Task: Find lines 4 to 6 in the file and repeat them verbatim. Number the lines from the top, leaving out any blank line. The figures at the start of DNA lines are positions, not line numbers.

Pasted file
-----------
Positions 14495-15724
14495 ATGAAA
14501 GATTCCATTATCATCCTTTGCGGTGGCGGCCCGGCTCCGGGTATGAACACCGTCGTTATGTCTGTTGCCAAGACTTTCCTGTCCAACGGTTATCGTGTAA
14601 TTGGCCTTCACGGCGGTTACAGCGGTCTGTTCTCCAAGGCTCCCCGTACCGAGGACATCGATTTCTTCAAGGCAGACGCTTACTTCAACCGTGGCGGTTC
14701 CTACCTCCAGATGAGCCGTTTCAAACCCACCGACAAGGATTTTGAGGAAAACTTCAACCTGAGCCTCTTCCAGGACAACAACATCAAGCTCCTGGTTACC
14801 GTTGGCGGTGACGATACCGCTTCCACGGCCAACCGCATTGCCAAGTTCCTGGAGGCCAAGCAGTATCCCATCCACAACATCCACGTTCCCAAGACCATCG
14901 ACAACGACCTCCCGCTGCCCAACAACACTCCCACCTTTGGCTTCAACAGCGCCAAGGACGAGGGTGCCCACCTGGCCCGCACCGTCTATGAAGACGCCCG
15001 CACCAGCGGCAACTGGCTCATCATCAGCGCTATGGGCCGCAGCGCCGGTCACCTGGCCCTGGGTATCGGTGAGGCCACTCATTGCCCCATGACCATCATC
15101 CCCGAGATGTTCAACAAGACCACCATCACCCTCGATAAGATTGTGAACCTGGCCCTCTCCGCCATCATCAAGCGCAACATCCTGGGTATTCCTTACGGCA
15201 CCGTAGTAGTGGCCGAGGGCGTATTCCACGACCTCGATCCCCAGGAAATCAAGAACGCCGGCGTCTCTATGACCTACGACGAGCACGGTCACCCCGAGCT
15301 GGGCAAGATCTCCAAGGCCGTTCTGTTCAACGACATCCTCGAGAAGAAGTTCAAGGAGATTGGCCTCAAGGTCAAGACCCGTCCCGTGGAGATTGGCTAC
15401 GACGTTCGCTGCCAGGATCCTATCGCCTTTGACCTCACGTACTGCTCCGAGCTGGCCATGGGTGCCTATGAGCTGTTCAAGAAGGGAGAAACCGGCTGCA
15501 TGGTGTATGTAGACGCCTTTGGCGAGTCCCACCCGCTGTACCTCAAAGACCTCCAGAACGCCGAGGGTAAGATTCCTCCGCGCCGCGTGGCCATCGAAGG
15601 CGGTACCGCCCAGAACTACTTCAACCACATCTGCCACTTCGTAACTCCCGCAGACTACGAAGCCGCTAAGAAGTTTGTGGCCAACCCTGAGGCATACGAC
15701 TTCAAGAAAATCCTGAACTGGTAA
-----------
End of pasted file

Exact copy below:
14601 TTGGCCTTCACGGCGGTTACAGCGGTCTGTTCTCCAAGGCTCCCCGTACCGAGGACATCGATTTCTTCAAGGCAGACGCTTACTTCAACCGTGGCGGTTC
14701 CTACCTCCAGATGAGCCGTTTCAAACCCACCGACAAGGATTTTGAGGAAAACTTCAACCTGAGCCTCTTCCAGGACAACAACATCAAGCTCCTGGTTACC
14801 GTTGGCGGTGACGATACCGCTTCCACGGCCAACCGCATTGCCAAGTTCCTGGAGGCCAAGCAGTATCCCATCCACAACATCCACGTTCCCAAGACCATCG